Also, my friend, if $10 (or worse, a 33% increase in price from $30 to $40) is a trifle to you when it comes to digital-only products, then let me note merely that I'm glad you're not my accountant.
Customer avatar
Charles S July 21, 2018 7:35 pm UTC
John: you really need to learn how the word is currently used. When I Google "fantasy heartbreaker" (I omitted the quotes), of the first page listing ten hits (plus some extra forum posts), I get:

* Edwards's definition
* Another post from the Forge asking for the definition, and someone points to Edwards's
* An entry on 1d4chan that repeats and links to Edwards's definition
* A RPG news website by that title
* An entry on RPG Museum that's like the one on 1d4chan (repeating and linking to Edwards), only without the sass
* A DTRPG page for a publisher with that name
* A reddit thread looking for the worst example, which repeats the Edwards definition in the initial post; the other three threads from reddit listed all use or refer to the Edwards definition
* A RPGnet threads asking for the definition, and someone points to Edwards; the next three threads from RPGnet also use the same definition, with one asking for clarification as to which games...See more
Customer avatar
John D July 25, 2018 5:43 pm UTC
*sigh* Someone's always eager to be proven wrong...again.

Some pedant you turn out to be, searching for a noun phrase without using restrictive quotation marks. If you had done so, you'd see that the phrase has indeed broadened in meaning, and that several of the resulting hits show just that semantic expansion; even some of the sites you mention above that reference Edwards widen his definition considerably, as you'd know if you had read them in any depth.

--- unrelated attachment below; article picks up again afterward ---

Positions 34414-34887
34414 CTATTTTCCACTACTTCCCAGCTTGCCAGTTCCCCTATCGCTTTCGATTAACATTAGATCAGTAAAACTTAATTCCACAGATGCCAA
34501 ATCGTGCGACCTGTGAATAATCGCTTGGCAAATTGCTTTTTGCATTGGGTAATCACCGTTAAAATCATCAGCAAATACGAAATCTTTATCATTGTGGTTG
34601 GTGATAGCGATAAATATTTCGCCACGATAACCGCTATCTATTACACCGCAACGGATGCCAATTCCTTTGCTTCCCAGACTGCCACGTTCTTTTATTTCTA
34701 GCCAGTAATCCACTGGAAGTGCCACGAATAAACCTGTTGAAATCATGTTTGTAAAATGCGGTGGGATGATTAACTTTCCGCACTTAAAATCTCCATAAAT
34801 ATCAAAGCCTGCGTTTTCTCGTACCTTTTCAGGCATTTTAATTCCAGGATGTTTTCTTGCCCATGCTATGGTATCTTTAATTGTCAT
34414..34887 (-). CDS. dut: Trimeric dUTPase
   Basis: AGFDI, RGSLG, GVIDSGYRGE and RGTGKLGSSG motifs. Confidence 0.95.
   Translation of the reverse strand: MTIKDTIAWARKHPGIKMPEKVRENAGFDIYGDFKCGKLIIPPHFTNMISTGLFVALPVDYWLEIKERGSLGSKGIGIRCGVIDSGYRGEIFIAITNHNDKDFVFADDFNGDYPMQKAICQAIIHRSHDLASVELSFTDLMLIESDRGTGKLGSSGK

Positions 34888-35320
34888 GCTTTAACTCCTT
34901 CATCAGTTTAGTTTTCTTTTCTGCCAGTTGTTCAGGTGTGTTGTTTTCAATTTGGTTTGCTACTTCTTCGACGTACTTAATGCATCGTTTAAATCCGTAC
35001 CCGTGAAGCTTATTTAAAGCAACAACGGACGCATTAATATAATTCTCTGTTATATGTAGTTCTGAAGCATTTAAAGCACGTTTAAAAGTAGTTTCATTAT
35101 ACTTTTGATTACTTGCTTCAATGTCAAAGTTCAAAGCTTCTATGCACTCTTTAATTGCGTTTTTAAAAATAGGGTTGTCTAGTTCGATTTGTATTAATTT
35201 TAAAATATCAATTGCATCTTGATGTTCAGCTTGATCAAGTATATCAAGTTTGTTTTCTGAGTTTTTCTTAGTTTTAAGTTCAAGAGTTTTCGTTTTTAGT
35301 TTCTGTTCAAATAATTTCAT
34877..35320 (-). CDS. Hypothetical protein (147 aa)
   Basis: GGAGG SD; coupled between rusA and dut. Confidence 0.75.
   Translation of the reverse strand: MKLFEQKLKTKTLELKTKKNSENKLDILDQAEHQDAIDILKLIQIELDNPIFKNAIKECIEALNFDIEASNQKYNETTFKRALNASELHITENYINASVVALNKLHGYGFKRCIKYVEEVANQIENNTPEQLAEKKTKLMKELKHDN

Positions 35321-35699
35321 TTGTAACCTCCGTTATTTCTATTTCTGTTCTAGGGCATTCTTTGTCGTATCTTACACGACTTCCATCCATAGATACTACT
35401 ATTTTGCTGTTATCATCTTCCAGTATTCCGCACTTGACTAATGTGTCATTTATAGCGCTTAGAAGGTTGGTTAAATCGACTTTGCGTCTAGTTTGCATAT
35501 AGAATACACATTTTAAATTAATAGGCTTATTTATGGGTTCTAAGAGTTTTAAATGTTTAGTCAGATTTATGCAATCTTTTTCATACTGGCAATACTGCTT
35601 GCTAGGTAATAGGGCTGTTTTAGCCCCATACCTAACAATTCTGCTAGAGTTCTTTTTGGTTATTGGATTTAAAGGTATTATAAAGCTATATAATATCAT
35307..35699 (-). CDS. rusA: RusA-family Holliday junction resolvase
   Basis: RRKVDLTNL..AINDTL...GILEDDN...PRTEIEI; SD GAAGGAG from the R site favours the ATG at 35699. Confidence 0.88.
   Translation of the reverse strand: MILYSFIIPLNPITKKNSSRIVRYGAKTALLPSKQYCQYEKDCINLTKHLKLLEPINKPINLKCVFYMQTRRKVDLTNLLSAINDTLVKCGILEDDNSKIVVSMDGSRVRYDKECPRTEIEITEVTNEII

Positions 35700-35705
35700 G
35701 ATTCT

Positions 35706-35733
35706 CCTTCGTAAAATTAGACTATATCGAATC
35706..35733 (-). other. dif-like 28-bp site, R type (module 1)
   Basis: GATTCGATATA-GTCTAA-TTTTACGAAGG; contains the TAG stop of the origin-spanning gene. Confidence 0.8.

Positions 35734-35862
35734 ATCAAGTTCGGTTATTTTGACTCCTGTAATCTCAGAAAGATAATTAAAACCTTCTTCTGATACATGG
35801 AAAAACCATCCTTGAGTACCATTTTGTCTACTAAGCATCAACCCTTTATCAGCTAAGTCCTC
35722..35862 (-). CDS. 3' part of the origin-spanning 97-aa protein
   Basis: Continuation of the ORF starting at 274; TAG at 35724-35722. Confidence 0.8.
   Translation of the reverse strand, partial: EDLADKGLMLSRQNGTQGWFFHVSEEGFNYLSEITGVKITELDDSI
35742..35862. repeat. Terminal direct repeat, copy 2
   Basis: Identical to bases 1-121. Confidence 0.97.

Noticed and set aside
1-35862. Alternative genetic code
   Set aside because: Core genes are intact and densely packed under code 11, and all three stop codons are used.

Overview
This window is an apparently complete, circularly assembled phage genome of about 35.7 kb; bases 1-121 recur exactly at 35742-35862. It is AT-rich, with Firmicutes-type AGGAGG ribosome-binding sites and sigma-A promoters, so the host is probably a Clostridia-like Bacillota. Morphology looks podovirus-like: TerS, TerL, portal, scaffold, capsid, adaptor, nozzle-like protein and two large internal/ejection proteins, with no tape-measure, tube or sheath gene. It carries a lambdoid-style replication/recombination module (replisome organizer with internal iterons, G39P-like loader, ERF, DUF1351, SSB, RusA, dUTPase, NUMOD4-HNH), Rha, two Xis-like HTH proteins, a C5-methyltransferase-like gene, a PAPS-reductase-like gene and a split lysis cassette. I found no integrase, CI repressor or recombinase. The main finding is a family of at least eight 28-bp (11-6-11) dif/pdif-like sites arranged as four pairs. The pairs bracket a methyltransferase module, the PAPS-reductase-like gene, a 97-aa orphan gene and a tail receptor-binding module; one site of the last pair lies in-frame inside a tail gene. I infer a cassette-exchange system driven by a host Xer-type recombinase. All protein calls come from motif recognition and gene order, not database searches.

But enough; I've got better things to do than continue arguing with someone who claims to *speak* Latin (unless you live in Vatican City or ancient Rome, in which case I tender my apology in advance).
Customer avatar
Emerson L November 13, 2020 11:40 pm UTC
I have to agree. It cost them nothing in printing costs, so the book she be much lower than the physical copy. And it's only $20 less. Jackson and team are just greedy. Warehouse 23 prices are evidence of this. Sad really, they'd sell a lot more PDFs if they were reasonably priced.
Customer avatar
James L July 07, 2018 1:45 am UTC
Not sure why it says 430 pages on the right, but preview shows it's 125. Is this actually all book(lets) for Dungeon Fantasy? If so the cover image should be changed.
Customer avatar
Douglas C July 08, 2018 3:14 am UTC
If you check the publisher's preview, you'll see it's five books: Adventurers, Exploits, Spells, Monsters, and the adventure I Smell A Rat.
Customer avatar
James L July 10, 2018 2:45 pm UTC
It looks like they've updated both the image and the publisher preview since my initial comment. Kudos to SJG for doing so!
Customer avatar
Douglas C August 29, 2018 3:14 pm UTC
I drew their attention to the conversation and they agreed it would be helpful to clarify.
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Product Information
Electrum seller
Author(s)
Rule System(s)
Pages
430
Publisher Stock #
SJG31-1005
File Size:
139.65 MB
Format
Original electronic
Scanned image
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Original electronic format
These ebooks were created from the original electronic layout files, and therefore are fully text searchable. Also, their file size tends to be smaller than scanned image books. Most newer books are in the original electronic format. Both download and print editions of such books should be high quality.
File Last Updated:
July 03, 2020
This title was added to our catalog on July 06, 2018.
Publisher
Steve Jackson Games
Publisher Average Rating